Pa. freezes funding to university

JACOB COLON TTN Students rallied in Harrisburg last February for funding to higher education. A similar rally will take place Jan. 31.

Low state revenues leave 5 percent of Temple’s funding in question.

In light of disappointing state revenue, Temple is facing another cut in state funding.

Pennsylvania Secretary of Revenue Daniel Meuser reported on Jan. 3 that the Commonwealth “General Fund collections total $11.6 billion, which is $486.8 million, or four percent” less than expected. Gov.Tom Corbett’s office anticipated $12.1 billion in revenue halfway through the 2011-12 fiscal year, according to the department.

Keeping to state requirements for a balanced budget, the shortfall resulted in a nearly $160 million state spending freeze from Gov. Corbett’s Budget Office.

Temple saw an estimated 5 percent reduction in state funding, equal to about $7 million.

The freeze will remain in place “until revenue collections improve,” Corbett said in a news release on Jan. 4.

“We have to look at how can we best structure and restructure parts of the university,” Provost Richard Englert said.

Across Temple, financial aid, advising, counseling, security and public safety will not be affected, university communications announced. The university will implement some of the tactics used in response to last year’s budget problems, including hiring freezes, salary freezes for non-union employees and travel restrictions.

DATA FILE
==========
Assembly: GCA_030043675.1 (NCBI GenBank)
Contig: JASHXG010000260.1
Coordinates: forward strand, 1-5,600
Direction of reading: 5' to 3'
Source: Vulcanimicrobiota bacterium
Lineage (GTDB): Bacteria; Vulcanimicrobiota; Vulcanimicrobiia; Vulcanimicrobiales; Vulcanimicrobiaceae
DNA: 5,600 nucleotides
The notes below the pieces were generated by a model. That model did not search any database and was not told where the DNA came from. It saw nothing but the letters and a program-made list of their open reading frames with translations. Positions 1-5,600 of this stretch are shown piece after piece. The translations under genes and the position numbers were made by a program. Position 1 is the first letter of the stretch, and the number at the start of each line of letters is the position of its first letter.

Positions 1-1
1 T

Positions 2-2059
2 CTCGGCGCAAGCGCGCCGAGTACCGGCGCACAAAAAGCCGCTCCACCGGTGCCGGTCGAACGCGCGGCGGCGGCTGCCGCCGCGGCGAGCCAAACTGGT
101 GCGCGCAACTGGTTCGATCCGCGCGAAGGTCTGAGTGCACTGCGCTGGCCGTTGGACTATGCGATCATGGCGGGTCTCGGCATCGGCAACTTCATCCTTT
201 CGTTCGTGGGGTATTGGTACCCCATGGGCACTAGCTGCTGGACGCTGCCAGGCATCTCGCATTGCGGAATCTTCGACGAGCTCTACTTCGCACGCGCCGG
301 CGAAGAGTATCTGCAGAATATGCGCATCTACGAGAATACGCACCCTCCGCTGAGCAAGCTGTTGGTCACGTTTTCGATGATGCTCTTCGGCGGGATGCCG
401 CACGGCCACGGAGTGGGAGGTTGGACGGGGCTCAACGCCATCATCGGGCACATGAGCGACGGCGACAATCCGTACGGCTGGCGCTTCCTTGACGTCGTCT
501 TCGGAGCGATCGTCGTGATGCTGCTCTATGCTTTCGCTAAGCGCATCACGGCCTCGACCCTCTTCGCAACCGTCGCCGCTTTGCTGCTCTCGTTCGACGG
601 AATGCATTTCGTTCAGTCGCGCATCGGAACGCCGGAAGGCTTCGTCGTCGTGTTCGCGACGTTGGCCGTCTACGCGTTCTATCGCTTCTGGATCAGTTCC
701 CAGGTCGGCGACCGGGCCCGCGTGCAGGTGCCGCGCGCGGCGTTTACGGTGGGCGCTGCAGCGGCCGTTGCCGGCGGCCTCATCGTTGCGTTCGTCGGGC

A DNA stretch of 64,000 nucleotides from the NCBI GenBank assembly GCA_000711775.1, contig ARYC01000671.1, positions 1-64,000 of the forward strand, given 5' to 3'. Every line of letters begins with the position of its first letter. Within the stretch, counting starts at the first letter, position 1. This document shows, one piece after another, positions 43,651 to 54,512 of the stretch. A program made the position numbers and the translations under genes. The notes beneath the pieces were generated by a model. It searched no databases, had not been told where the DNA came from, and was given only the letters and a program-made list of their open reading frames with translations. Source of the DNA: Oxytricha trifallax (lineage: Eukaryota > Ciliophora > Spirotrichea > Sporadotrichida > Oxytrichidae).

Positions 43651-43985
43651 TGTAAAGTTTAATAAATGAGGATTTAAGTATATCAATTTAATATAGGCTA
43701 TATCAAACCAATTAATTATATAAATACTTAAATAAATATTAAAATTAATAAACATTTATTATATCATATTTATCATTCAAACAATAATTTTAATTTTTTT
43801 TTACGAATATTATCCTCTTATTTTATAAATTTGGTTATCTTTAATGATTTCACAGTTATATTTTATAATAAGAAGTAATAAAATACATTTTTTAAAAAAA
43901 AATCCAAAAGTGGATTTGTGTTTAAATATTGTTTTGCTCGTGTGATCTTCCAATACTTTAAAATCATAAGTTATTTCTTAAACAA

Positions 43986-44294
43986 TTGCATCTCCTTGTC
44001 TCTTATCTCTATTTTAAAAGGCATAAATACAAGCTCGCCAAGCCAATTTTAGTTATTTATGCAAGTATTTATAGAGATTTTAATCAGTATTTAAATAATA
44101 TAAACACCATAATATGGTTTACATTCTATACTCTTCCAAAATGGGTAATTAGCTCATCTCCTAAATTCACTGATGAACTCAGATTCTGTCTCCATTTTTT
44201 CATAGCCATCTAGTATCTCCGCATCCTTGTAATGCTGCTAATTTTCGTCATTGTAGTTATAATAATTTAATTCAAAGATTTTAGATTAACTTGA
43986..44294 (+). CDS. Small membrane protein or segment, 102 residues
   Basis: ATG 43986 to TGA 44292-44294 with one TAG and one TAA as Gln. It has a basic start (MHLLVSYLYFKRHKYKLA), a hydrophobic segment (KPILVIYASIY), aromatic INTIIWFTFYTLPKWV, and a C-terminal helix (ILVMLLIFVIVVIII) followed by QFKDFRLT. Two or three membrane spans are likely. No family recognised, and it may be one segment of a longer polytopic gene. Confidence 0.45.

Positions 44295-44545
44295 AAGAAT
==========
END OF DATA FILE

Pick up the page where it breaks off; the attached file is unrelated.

“We have a large university. We have lots of reasons for people to travel,” Englert said. “When somebody has the need to travel…that person first sends it to their dean, then I review it. And I have to decide whether it’s something we can support.”

Englert’s office will combine certain positions in response to hiring freezes. Englert declined to specify which positions within the Provost’s Office will be combined.

“I’m not going to say [reductions] are easy to do,” Englert said.

The provost has met with faculty leadership of the various schools and colleges in light of the funding freeze.

Englert cited student graduation timeliness as a strong concern among faculty. The provost will examine at what times and when classes are offered, and will work to ensure that required courses are offered before electives.

“We’re constantly talking, literally every day,” Englert said.

“If the question is ‘Is this a surprise?’ no, this is what [the state does],” said Ken Lawrence, Jr, senior vice president for government, community and public affairs.

Lawrence is also the Temple administration liaison for the Pennsylvania Association of State-related Students. PASS brings together student representatives Lincoln University, Penn State University, University of Pittsburg and Temple to advocate for higher education funding from the Commonwealth. Temple Study Government Vice President of External Affairs Elliot Griffin is currently the PASS executive director.

TSG officers had two conference calls with PASS members since the end of the Fall 2011 semester, and will travel to Lincoln on Jan. 20 for their semester conference.

TSG Student Body President Colin Saltry said that before the group’s Jan. 31 rally in Harrisburg, TSG will host a PASS pep rally in the Student Center atrium on Jan. 24, from 12 p.m. to 2 p.m.

Corbett will make his budget address for the 2012-13 fiscal year on Feb. 7.

Amelia Brust can be reached at

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